Q: What brought you to write that book?

Answer: As I have already said, the need to create meaning from my personal experiences of loss motivated my selection of this subject as a thesis topic. After the thesis was completed, I was encouraged to submit my manuscript for publication since there was little else available on this topic at that time. Childbearing loss was unexplored and did not fit into the existing grief theories that dealt better with the loss of long term relationships.

As a Jungian, I have always been drawn towards understanding the ritual aspects of life. Grief is one of the most ritualized of all human experiences, owing to the deep emotions it engenders and its potential to threaten the emotional well being of the survivors and the community. As an anthropologist, the symbolic meanings of death rituals and the psychological purposes they serve have always been of interest to me.

I was struck with childbearing losses that although bereaved parents needed to symbolically recognize their loss, there were few customs or rituals available to help them. These parents rarely had a body over which to grieve, or a religious ceremony or funeral to offer them meaning. Well-meaning professionals simply encouraged them to "have another child" in order to heal their loss. To me, childbearing losses before the 1980's cast bereaved parents into a isolated realm, into a kind of grief purgatory where their mourning went unrecognized. I was interested if this affected the resolution of grief or deepened the psychological damage?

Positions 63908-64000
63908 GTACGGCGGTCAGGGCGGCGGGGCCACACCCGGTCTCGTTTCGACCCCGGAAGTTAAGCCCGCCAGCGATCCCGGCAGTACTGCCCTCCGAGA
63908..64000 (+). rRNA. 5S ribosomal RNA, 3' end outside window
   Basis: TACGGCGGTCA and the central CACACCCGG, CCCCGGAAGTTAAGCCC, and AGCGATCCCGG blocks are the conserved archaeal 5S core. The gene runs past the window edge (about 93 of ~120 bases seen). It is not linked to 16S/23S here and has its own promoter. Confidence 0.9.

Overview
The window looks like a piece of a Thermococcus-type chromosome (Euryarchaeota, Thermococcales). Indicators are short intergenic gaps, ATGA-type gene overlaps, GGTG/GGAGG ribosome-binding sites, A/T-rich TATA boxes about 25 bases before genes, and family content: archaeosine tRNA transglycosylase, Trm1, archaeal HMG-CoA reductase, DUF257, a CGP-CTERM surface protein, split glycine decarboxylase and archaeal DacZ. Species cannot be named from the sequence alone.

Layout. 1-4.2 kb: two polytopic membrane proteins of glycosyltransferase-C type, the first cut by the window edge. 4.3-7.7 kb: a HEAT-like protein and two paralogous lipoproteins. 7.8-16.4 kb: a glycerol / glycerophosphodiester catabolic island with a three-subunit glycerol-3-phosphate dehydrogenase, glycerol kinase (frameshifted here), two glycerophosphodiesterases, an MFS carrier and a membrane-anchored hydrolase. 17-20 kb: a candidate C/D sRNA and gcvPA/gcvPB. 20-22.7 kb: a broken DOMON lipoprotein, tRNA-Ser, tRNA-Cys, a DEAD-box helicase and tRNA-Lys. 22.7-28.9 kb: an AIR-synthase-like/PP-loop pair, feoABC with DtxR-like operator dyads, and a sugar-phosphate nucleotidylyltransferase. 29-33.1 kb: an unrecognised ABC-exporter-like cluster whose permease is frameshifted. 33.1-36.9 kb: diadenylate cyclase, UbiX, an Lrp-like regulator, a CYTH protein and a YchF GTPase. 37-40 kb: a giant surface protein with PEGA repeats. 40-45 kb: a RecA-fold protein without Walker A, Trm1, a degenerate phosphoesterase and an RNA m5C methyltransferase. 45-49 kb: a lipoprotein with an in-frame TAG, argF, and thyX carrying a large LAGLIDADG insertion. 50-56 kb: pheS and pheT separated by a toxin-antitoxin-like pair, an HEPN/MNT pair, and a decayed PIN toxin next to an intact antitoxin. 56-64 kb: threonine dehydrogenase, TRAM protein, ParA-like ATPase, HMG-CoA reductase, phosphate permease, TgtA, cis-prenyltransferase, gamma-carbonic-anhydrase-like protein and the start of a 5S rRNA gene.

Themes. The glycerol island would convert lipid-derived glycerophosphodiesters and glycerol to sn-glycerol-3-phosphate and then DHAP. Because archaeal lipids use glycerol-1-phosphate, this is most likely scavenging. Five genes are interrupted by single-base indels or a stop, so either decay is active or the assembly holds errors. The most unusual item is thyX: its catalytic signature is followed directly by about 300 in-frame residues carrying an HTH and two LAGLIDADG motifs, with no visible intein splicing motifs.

Q: I know Mourning Unlived Lives was written & published in the late 1980's and is now out of print, but can you say a bit about what you think might be timeless about the information and stories shared there?

Answer: I think few things are more universally relevant than, birth, life, death, and rebirth. All human cultures address these life events in their customs, rituals, and laws. This universal motif is central to the world's great religions. Rebirth, although defined differently between religions, usually includes some form of an afterlife and identifies the responsibilities that the living have towards remembering the deceased, such as maintaining ancestral shrines, placing flowers upon the gravesite on Memorial Day, or simply avoiding speaking poorly of the dead.

All of these customs and obligations acknowledge the enduring relationship that exists between the living and the deceased. But neonatal deaths were rarely recognized as constituting an actual loss. In my own experience, I remembered longing to express my grief, while the culture around me seemed to want to ignore it. This created an emotional burden that isolated me and caused me to feel that, since my loss was unacknowledged by others, my grief should be invisible as well.